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At new studio, artist takes jewelry further
Bethany O'Neil shows some of the jewelry she has made. She started dabbling in metalsmithing three years ago and she takes summer classes in the craft at the John C. Campbell Folk School in the Smoky Mountains. (Bulletin photo by Mike Wray)
Creating unique bead jewelry was fun for Bethany O’Neil.
Now that she makes her own beads, along with metal components, the fun and creativity of jewelry-making is on a whole new level.
O’Neil, who had been making jewelry, soap, candles and other things in the basement of her Chatmoss home, just opened a metal working studio in Studio 107.
She also has work on display at The Artisan Center, where she gives occasional classes on a variety of topics, including knitting.
O’Neil is a longtime student of the John C. Campbell Folk School in the Smoky Mountains. Each summer, she takes craft and jewelry classes there. In July, she was an assistant instructor in the stonesetting class.
“I’ll go back next summer to take another class which will up the ante in metalsmithing even more,” she said.
O’Neil moved into Studio 107 in mid-September. “It takes a while” to get a comfortable working space set up, she said.
The needs of a metalsmith are different than for someone just “beading jewelry. I’ve got some major cutting tools in here,” she said. “What makes a lot of this happen is some really good tools.”
Making beads starts with a special piece of equipment. Onto it she places long, slim glass rods in position and melts them together into designed beads.
O’Neil has been pleased with the designs of the beads she has created. A teacher at the craft school told her, “‘You just have the hands’,” O’Neil recalled.
However, her focus is turning more to metal. Much metal starts in the form of metal plates which O’Neil shapes to fit her needs.
So that a metal plate can be shaped, first it must be annealed. That means to warm up the plate so that it becomes pliable. The plate does not need to remain hot to be pliable. Heating the piece breaks up the molecules enough to separate them, making the piece less resistant to pressure, O’Neil explained.
As the metalcrafter works on the plate, such as by hammering designs, the molecules of the metal are pressed back down, and the piece hardens again. It may need to be annealed more times during its work, lest it crack, she added.
Brass plates can be etched with designs. To etch an original design, O’Neil blocks off with a marker and tape the sections that should not be affected. She dips the plate into a solution and lets the uncovered surface dissolve away. Those plates are used to press designs onto copper, silver and gold surfaces.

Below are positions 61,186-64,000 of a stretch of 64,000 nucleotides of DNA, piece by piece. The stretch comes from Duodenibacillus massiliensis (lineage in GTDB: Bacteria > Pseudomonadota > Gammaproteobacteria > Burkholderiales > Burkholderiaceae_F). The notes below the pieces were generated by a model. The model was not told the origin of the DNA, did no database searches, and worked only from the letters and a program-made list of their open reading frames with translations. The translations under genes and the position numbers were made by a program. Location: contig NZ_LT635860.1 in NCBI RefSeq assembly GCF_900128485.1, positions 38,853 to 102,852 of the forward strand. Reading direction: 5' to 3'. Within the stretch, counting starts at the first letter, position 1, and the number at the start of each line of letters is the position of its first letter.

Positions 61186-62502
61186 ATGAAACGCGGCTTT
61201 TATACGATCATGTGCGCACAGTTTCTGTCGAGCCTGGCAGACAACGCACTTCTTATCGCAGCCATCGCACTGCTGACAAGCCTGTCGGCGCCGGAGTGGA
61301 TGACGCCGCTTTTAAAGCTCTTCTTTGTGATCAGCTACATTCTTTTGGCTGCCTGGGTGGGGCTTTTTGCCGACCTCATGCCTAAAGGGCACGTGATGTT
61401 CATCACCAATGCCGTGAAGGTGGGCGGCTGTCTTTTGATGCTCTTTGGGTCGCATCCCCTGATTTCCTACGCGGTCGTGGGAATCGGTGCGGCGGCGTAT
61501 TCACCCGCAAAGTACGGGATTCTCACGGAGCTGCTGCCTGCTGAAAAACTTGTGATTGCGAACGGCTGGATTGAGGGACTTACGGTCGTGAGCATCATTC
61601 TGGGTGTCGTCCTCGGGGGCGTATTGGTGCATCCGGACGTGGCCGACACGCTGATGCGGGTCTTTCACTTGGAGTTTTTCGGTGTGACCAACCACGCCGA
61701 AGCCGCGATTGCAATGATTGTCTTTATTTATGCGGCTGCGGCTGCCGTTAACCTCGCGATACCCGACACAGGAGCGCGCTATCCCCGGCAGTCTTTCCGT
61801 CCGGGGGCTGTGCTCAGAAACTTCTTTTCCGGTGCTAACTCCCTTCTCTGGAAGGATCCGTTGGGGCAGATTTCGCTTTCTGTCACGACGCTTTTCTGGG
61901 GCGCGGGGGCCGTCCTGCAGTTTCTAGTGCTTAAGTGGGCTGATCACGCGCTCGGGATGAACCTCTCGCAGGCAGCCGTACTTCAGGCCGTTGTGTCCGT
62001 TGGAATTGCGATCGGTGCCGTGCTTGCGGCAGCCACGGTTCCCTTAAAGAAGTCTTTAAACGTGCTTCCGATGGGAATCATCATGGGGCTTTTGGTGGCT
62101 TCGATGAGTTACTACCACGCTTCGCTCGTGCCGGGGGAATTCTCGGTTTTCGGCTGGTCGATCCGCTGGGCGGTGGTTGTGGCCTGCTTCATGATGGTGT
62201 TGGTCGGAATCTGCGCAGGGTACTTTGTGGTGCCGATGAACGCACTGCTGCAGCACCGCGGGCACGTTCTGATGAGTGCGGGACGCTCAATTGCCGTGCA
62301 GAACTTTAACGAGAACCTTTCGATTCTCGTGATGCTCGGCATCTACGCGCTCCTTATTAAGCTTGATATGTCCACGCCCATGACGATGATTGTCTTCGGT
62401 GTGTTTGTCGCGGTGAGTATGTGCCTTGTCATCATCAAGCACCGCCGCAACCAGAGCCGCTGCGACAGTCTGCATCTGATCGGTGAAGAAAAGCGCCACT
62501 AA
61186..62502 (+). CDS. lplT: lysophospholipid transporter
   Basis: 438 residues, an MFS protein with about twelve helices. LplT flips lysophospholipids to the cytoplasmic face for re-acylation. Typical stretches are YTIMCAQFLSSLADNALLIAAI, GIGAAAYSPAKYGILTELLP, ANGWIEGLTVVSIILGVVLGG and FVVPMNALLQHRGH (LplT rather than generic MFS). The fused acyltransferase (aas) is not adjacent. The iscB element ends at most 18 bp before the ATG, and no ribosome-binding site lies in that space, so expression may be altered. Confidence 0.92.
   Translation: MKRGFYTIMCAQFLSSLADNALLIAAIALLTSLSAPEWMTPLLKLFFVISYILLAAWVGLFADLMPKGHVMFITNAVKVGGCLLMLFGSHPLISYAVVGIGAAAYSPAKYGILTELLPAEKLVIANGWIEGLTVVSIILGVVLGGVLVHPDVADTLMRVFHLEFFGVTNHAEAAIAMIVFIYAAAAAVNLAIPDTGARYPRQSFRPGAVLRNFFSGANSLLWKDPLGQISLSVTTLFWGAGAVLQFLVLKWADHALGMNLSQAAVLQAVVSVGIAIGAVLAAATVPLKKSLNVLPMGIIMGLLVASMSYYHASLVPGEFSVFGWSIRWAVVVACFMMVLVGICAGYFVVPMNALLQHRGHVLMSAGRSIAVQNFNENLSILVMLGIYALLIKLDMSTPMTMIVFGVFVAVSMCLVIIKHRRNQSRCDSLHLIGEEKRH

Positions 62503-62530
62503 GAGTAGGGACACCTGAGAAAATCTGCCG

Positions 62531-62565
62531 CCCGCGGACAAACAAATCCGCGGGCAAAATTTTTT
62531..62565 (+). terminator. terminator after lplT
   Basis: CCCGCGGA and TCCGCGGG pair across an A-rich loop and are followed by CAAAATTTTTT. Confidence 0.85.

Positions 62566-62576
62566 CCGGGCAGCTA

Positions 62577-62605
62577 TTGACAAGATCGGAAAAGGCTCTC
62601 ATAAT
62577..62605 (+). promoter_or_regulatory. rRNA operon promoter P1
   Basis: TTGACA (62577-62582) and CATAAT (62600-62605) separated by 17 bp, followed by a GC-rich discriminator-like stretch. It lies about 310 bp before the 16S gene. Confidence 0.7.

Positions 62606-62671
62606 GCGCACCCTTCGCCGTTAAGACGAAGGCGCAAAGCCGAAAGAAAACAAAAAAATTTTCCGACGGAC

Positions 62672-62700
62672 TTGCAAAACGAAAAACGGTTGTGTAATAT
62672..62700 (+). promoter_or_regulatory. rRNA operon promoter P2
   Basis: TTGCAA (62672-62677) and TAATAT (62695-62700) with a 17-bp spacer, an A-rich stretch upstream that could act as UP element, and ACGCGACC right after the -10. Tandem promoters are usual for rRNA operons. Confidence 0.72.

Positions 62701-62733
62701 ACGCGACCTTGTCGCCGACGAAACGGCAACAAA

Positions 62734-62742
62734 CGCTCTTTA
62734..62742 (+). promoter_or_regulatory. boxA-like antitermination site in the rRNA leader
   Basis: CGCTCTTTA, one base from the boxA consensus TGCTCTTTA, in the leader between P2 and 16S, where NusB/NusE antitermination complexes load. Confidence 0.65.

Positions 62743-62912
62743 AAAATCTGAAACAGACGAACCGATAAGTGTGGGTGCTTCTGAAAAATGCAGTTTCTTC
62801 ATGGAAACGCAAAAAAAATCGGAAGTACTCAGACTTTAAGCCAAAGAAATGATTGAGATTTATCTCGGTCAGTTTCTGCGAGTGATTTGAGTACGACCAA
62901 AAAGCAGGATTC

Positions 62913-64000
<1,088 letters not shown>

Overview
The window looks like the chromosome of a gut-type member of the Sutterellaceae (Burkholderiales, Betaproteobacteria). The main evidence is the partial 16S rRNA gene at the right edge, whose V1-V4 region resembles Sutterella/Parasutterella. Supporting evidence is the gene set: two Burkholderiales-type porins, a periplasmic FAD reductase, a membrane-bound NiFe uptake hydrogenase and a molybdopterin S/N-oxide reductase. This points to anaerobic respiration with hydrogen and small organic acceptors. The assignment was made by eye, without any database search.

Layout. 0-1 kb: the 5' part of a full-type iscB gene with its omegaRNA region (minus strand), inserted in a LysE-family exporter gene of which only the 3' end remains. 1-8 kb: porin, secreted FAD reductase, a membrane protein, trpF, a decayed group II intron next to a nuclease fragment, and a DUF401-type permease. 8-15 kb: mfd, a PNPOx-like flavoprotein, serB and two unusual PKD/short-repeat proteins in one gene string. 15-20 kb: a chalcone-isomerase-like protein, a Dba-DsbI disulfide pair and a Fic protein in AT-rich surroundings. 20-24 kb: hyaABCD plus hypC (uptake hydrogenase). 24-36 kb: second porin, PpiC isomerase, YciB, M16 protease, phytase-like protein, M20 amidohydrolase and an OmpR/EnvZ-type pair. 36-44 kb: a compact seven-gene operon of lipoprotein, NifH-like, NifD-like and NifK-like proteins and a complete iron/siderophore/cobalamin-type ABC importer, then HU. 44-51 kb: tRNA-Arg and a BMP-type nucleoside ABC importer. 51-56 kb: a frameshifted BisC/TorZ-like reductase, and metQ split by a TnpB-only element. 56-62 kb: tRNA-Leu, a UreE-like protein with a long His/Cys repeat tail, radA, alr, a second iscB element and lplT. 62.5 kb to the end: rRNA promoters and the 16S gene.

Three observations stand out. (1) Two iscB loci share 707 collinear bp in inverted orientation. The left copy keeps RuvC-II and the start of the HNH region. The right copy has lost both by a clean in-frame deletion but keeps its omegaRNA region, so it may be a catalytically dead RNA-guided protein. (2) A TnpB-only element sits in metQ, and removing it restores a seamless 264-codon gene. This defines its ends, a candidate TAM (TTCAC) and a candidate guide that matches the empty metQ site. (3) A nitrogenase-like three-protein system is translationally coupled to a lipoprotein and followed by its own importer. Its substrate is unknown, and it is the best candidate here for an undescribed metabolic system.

After a copper piece is annealed, a design from an etched brass plate can be pressed into it. The copper piece is pressed against a design plate. Both are wrapped in paper. Then, the metal duo is put through a rolling mill. The metal smither turns a lever which activates gears to roll the pieces through under great pressure.
O’Neil cuts strips of metal into smooth lines with the 12-inch guillotine. Think of a more compact, stronger version of the paper cutter at schools. The jewelry-maker lays down a sheet of metal and pulls the lever to cut strips at desired widths.
At least two tools, plus accessories, are used to make convex circles which can be strung into bracelets or hang as earrings.
First, a stamp or punch is used to cut out little circles. Then, to curve the circle, O’Neil puts it in a shaping tool. It is a block with recessed half-circles in it. She lays the circle over the matching-sized part of the shaping tool. Using a tiny hammer with a ball-shaped point, she bangs the piece into the circular indentation until the circle takes on the shape.
Soldering is the step which melts one piece of metal into another. The 5- or 6-inch long yellow and orange blaze that shoots from the end of a soldering tool comes from propane. Then a stream of pure oxygen is added. The oxygen narrows the flame to a sharp, 1-inch or less blue point.
If pieces of metal need to be joined, it’s the heat of the soldering iron that does it. A miniscule bead of soldering metal is placed against a gap that needs filling. The gap may be so tiny it only can be found by shining a bright light which shines through cracks. The solder has to be placed exactly against the gap or it won’t take, O’Neil said.
When the piece to be soldered is unusually delicate, it is placed on a metal screen on a stand. The fire is sprayed from below it. To heat the piece gradually, first only the screen around where the piece sits is heated.
Setting up the soldering stand takes more time than the actual soldering process does, O’Neil pointed out.
After each piece is made, it is sanded and polished. To do that, she uses a tiny power tool with end attachments. “It’s like a Dremel tool, but much nicer,” she described it.
Her style inspirations come from the great outdoors. “When I’m driving around, I’m always looking for texture, 3-D, in nature for designs,” she said. “Nature is a pretty prominent part of my designs. I’m a huge gardener, and I’ve pulled that into my designs.”
Don’t look for pristine with Bethany O’Neil. She goes for an “antique appeal.”
“I want it to look quality hand-made,” she said. “Unique. I don’t want to make things more than one time.”